CO-OPCOMPETITION

Competition

Energy Supply Choice

Historically, utilities have had exclusive rights to serve an area in return for meeting an obligation to provide energy to all consumers in that service territory. They were responsible for building and operating generating stations or contracting with wholesale suppliers to provide enough power to meet the changing needs of their customers, constructing and maintaining transmission and distribution lines to deliver energy from the generating stations and installing and reading meters.

Most people recognized that a regulated utility monopoly could build and operate an electric power system more efficiently. If many electric companies had built their own competing power systems, services would have been unnecessarily duplicated. Our streets and highways, for example, would have become clogged with power lines built by different electric companies. Allowing regulated monopolies to serve the public also helped the United States build the world’s most advanced and reliable electric system. In part, this is because electric utility monopolies have been required by law to maintain the capability to provide power to all of their customers at any time at the flick of a switch.

All utility costs were included in the state-approved rate charged by the utility company. Customers received one bill for the entire package of services. However, changes are occurring in how electricity will be sold.

Since many other monopolies have been deregulated over the past decades, various parties felt it was time for change in the electricity business. Healthy competition among power suppliers may result in lower prices and new, innovative services for many businesses and residences. However, it is important that all competitors are competing on equal terms and that you, the customer, can make an “apples to apples” comparison of their offers.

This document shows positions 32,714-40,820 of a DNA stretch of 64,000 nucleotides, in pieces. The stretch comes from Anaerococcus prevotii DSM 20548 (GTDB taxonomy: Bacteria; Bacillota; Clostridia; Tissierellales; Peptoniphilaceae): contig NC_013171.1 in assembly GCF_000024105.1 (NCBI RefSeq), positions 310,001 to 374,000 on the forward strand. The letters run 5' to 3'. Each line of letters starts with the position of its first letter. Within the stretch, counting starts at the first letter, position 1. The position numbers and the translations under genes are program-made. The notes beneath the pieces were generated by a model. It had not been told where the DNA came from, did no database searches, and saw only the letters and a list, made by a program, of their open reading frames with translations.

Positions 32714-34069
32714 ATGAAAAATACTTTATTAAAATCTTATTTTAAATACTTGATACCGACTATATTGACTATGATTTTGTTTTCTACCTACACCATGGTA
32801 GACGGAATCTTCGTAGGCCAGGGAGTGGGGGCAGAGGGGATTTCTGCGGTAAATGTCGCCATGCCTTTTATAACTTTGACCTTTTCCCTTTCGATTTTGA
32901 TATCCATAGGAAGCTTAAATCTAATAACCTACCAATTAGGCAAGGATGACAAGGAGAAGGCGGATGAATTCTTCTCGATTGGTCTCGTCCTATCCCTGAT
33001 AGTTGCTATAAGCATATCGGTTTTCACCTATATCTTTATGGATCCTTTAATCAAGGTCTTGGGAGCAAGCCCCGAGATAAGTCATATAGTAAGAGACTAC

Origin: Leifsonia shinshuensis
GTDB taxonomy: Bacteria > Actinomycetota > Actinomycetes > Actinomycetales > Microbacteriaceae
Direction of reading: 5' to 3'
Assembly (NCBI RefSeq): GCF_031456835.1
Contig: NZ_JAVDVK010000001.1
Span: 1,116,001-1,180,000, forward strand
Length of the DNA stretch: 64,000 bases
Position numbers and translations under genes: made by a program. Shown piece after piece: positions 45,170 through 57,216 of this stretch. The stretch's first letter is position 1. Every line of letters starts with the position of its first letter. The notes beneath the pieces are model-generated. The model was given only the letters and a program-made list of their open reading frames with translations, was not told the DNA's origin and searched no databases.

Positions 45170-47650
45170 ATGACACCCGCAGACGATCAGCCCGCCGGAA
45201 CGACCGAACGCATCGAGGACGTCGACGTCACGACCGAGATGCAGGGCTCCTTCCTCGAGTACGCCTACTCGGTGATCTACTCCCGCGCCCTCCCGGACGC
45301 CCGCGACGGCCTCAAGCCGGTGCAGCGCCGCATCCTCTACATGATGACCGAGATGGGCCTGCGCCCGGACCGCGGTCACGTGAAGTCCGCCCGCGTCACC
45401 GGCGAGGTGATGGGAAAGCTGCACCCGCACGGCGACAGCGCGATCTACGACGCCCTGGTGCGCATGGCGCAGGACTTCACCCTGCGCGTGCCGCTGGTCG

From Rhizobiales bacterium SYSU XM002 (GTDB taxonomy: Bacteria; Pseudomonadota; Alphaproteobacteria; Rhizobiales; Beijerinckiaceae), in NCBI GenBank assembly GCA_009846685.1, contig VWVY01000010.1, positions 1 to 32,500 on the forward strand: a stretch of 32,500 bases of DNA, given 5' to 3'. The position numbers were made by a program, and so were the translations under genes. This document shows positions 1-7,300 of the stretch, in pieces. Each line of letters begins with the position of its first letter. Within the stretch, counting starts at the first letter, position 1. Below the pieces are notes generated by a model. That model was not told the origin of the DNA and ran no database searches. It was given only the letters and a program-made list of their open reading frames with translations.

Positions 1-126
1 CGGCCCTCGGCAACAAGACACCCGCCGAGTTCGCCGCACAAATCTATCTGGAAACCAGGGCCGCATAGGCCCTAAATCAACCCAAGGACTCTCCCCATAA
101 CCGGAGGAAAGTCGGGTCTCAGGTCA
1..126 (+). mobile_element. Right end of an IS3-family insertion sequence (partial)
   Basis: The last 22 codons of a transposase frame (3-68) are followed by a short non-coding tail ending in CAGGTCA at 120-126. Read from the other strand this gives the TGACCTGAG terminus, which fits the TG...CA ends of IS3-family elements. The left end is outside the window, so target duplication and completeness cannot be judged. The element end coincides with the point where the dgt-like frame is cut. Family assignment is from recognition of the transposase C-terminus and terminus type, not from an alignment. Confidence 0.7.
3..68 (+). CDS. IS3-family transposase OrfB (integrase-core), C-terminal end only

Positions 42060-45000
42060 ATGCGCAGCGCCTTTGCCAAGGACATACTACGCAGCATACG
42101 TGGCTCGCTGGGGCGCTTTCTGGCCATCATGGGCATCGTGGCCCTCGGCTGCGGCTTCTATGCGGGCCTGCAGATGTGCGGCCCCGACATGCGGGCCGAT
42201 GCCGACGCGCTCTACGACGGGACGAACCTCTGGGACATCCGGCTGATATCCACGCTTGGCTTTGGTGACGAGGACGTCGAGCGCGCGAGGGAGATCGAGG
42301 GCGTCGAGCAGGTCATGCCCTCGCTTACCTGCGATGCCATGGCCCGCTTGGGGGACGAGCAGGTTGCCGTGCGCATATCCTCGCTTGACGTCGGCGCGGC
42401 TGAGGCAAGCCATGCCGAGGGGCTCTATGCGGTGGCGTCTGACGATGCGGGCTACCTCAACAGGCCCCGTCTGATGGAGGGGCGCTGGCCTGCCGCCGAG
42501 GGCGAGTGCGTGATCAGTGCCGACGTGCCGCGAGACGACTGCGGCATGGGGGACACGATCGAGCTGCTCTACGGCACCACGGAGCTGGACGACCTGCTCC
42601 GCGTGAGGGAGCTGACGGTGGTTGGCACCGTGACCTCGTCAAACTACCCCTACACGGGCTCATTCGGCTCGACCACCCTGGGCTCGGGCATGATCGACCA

Competition is designed to increase customer choices and create product and service innovations. Properly done, deregulation can be good for the consumer. However, if done improperly, it could lessen reliability, threaten the environment and harm our economy, while delivering few benefits to customers.


STOP AND SMELL THE TULIPS. Shenandoah Valley Electric Cooperative member Linda Bursey wants to remind us to take a moment to stop and smell the tulips … like her sweet grandson Leo. Thanks for sharing, Linda!Got a photo you would like to share with other readers, either in print or here on social media, please send it with caption info to [email protected] ... See MoreSee Less
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We love this! Good job, guys!We exist to serve our members, no matter the circumstances. Pictured from left to right, Lead Lineman Brandon Long and Linemen 2nd Class P.J. Jarvis and Jordan Jack, all of the Augusta District, found a member who had fallen in her yard on April 30. The member says she laid there several hours, unable to get anyone's attention. Responding to an outage, Long's crew spotted her. Brandon lifted her and assisted her to her porch, no major injuries from the situation reported. "Somebody’s hollerin’ for help," Brandon says, "you’re going to help them." We know you aren't looking for recognition, but we applaud your act of kindness, Brandon, P.J. and Jordan! ... See MoreSee Less
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